Tuesday, January 10, 2012

Huanchaco Beach

Several years ago while visiting the archeological site of Chan Chan at Trujllo we made a very brief stop for lunch at a small town I later learned was Huanchaco. After lunch we walked on the pier, took a few photos, and went back to Trujllo. We didn’t think about the town at the time or after, until just recently when we decided we wanted to go somewhere for a few days to relax.

I’ve never done a laid-back vacation. I always want to see and do whatever the area offers. I don’t want to return to Chiclayo only to find that I missed seeing the world’s largest concrete sombrero, or drove right past the oldest fossil tamale in the Americas. Now, don’t get the idea I’m a Clark Griswold…I don’t go that far but I am a planner and list maker.

There was to be no planning for this excursion…no schedules, no agendas, no list of things to see and do; no nothing. The only requirements for our getaway were a decent hotel with a pool, bar and restaurant, and a small quiet community on the ocean. With the hope that Huanchaco was the town we were looking for, and that the Las Palmeras hotel would provide the remaining wants, Maribel, Brian and I boarded a bus for the four hour ride.

Huanchaco is not what I expected. It is fairly quiet, but not what I would call a sleepy little village. Our impression is that it is a larger, more modern and civilized version of Mancora; a popular beach community north of Chiclayo. Actually it’s as if there are two towns, with the pier serving as the dividing line. South of the pier the road becomes a modern four-lane highway bordered by upscale hotels and restaurants on the east, and a groomed beach (rare in Peru) to the west. North of the pier the road, beach and buildings have noticeably deteriorated. To walk the entire malecon including both north and south stretches takes about an hour at a leisurely pace, and is well worth the time.

It is definitely a tourist town, with most tourists congregating on the malecòn near the pier. There are large numbers of non-Hispanics milling about; taking photos, buying souvenirs from street vendors, and sampling food offerings in the many small restaurants. One puzzling observation was that a majority of the town’s restaurants and artisan shops closed at about 7:00pm…exactly the opposite of what we’d expected given the large numbers of tourists and slightly Bohemian feel to some sections of the malecòn. If there are night life locations, we didn’t see them.

I can’t suggest things to see and do because we didn’t do anything. Maribel and Brian spent lots of time in the pool and ocean. We walked the malecòn twice daily. We ate each meal at a different restaurant. We watched people catching fish on the pier, or wading in the ocean to harvest an edible weed (mococho) in the early morning. I did a lot of reading. Incidentally, I highly recommend “Water for Elephants” by Sara Gruen to anyone interested in a captivating, well-written and easy to read novel.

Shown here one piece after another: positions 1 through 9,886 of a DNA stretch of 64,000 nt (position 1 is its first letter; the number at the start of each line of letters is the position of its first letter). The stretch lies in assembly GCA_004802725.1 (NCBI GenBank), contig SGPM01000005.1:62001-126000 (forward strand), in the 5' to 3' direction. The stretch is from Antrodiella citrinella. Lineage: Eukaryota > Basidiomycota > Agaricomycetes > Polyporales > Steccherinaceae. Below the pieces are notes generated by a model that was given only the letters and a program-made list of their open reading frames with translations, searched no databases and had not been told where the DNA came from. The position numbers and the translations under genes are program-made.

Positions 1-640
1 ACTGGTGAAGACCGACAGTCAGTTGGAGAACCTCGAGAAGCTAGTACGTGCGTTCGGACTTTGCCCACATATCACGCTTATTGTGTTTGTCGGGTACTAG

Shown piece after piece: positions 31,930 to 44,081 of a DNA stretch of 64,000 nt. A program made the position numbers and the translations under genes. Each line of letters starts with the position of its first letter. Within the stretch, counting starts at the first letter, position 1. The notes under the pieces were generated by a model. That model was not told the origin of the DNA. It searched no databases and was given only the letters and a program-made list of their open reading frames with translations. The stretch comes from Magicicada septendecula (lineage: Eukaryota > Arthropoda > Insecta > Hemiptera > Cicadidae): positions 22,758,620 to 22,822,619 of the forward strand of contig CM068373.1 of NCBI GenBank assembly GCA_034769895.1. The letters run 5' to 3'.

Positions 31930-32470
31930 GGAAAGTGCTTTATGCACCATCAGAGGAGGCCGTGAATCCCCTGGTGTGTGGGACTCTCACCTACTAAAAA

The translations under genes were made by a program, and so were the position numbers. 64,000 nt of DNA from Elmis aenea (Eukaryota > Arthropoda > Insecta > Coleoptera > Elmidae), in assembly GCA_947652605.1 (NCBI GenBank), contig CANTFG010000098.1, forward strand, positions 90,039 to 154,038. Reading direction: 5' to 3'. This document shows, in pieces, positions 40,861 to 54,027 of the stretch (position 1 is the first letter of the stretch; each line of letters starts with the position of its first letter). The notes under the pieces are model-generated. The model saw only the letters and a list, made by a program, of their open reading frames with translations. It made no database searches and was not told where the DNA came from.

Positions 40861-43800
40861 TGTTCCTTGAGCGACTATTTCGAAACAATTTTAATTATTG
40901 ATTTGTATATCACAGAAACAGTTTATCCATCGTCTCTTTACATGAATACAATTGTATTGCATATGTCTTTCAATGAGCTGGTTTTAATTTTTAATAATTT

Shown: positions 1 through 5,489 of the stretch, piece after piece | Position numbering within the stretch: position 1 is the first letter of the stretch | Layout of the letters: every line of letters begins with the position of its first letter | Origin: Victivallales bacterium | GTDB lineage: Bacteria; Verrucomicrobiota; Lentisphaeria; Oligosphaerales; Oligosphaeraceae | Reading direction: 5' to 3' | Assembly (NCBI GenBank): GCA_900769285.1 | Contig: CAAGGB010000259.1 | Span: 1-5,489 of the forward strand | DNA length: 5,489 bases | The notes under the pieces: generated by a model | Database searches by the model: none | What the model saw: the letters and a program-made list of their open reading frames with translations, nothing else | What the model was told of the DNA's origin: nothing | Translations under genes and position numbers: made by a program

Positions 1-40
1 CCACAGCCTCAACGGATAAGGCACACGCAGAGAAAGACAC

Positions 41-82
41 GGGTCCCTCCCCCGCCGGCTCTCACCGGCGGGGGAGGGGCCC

We spent hours on the beach watching people, pelicans, waves and sunsets. I listened to the sound of bowling ball sized rocks colliding together as the waves first placed them on the beach and then alternately reclaimed them for the sea. For how long have they been caught in that cycle? Years? Decades? Centuries? With very little effort I could invest them with human qualities. Did they prefer the beach or the water? Was the sound I heard actually their voices, perhaps rejoicing or lamenting their return to the sea?

Huanchaco turned out to be exactly what we wanted. Brian would like to move there. I suspect his meeting 18 year old Alejandra has something to do with that. We’re probably not going to move there, but present plans call for us to return in March. Huanchaco is a great place to do nothing.



  1. I think you are supposed to wear shorts to the beach ;)


  2. Jim… actually I did wear shorts on the beach, but there is no way I’m going to post photos :)

  3. Tell me more about Las Palmeras -- was it everything you wanted/needed? I'm thinking about staying there 3 weeks from now. Can't wait!

  4. Las Palmeras is a good hotel. I would recommend it with one caveat: do not reserve a triple room. What you will get is a standard double room with an additional bed, making the living space so limited it is nearly impossible to walk. And the additional bed/mattress put in our room smelled as if it had been in storage for a very long time.

    Beyond that, the service is good; the rooms and public areas attractive and clean, and the restaurant food is as good as any other restaurant we ate at. The hotel is located on the north end of the beach, isolating it a bit from other hotels and congested central area, which is a plus for me. Enjoy your stay!


  5. Tom, I have not moved to Peru yet, but already have a large home in Trujillo, (I come for 2 or 3 weeks every couple of years to visit my wife's lovely family) and will be moving to Haunchaco (across the street from the pier in Huanchaco) after I sell some properties in Peru and the US, and build the new place on the beach. Nice article!! Thanks, Steve